Messiah – Season 1


That’s me in the corner…

Main Cast: Mehdi Dehbi, Michelle Monaghan

Creator: Michael Petroni

So. I had no idea what to expect from Messiah when I started watching the series. I am not a particularly religious person but was intrigued by the notion of how society might react to a modern day second coming. In some ways the series really delivers and in others, I’m not convinced.

The premise has been around forever, to be honest. A man shows up (in this case first in the Middle East, then in the U.S.), has a message that resonates with people, and gains a following. It doesn’t take long before these people are referring to him as Al-Masih (played by Mehdi Dehbi), or The Messiah. He seems to be able to perform the occasional miracle and has the ability to inspire reverence among his followers.

But who is he and where did he come from? He may have convinced a group of people in Syria, and a small town Texas pastor (John Ortiz), but there are those who are extremely skeptical, including a CIA agent (Michelle Monaghan) and an Israeli intelligence officer (Tomer Sisley). What to believe? Your eyes or your mind? Your logic or your faith? Those are the questions that Messiah was hoping to ask.

On a few shallow levels the storytelling in Messiah works. Creator Michael Petroni (who also wrote the screen adaptation of The Book Thief) surrounds Al-Masih with enough potentially interesting characters that he can put a veil of secrecy over his main character and not lose every bit of momentum.  Monaghan’s CIA agent character is well written with a fairly complicated story of her own, and both the Israeli agent and the preacher have shining moments when they are allowed to be more than clichés. Unfortunately for the plot in general, those moments are too few and far between. The series gets lost in brief glimpses of character mashed against unsubtle social commentary. It needs more of the former and far less of the latter, which is heavy handed and not particularly new or interesting. But all is not lost…..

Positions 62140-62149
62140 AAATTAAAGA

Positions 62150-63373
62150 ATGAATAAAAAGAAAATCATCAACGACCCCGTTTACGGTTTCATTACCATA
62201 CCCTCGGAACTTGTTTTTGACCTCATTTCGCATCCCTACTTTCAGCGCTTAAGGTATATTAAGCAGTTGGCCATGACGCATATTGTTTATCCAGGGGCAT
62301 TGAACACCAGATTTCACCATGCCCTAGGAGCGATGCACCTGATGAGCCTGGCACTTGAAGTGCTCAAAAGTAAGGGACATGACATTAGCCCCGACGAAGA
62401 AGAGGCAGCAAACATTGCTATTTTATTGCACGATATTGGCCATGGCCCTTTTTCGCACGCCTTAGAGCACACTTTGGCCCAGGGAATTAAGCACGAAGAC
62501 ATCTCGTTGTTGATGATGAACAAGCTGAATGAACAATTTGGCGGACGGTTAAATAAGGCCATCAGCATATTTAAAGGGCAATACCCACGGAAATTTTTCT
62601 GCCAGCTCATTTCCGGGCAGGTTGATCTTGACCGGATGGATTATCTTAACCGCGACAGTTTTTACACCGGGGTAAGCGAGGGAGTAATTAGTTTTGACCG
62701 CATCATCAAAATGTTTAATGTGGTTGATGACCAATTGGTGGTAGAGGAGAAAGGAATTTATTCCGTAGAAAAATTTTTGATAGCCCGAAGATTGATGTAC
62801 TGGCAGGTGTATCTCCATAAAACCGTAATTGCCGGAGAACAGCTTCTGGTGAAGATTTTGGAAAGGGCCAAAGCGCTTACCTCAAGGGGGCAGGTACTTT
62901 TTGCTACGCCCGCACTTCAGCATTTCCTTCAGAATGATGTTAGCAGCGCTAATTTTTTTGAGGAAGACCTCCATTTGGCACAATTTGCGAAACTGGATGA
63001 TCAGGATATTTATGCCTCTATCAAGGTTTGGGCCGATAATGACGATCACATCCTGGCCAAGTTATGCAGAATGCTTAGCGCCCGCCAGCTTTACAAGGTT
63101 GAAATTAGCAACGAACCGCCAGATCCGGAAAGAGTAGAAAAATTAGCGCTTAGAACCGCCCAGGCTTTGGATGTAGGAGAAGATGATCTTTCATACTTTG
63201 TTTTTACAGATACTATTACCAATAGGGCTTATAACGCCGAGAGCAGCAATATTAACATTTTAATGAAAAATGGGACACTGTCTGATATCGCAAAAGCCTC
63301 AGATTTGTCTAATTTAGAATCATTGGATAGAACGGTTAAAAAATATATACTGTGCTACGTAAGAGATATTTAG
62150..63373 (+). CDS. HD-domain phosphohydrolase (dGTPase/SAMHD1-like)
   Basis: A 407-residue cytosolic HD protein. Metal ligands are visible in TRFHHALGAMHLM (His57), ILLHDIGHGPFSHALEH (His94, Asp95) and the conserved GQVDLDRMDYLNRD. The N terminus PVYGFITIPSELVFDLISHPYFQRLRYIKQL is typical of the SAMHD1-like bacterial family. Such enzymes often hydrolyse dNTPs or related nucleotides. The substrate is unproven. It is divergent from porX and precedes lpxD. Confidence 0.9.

Mehdi Dehbi by Georges Biard
Mehdi Dehbi, out of character

There is one area where Messiah shines so brightly you’ll nearly forget about the storytelling foibles. And that is in the casting, directing, and performance of the role of Al-Masih. Mehdi Dehbi is a Belgian actor and he is incandescent in this role. Soft spoken and with a gaze so direct you feel like he’s looking through the other characters, Dehbi brings a quiet intensity and sense of mystery to his underwritten character. The performance makes you forget briefly that the scenes he is not a part of far outnumber those in which he appears.

I’m not at all sure what a more religious person might think of Messiah. It would probably feel blasphemous to some and an interesting look at faith to others, but for me the overarching feeling is one of disappointment at an opportunity lost. The premise is fairly worn and the show doesn’t do anything to make it fresh or new, other than bringing in a few current events. The shallow interpretations of faith and skepticism don’t pair well with the potentially interesting characters chosen to portray them. What could have been a really fascinating look at either the religious underpinnings of a second coming or the societal need to grasp onto something spiritual is lost in the show’s CIA paranoia and seedy megachurches. The one thing that might bring me back for a second season is the marvel that is Mehdi Dehbi. You could argue that the show did its job – he’s mesmerizing. But I’m not going to argue that, I’ll simply say that there are good performances in Messiah that are under served by weak storytelling. I don’t recommend it for the casual viewer, but it may be something you would enjoy if you have particular interest in the subject matter.

image by Georges Biard (CC 3.0)

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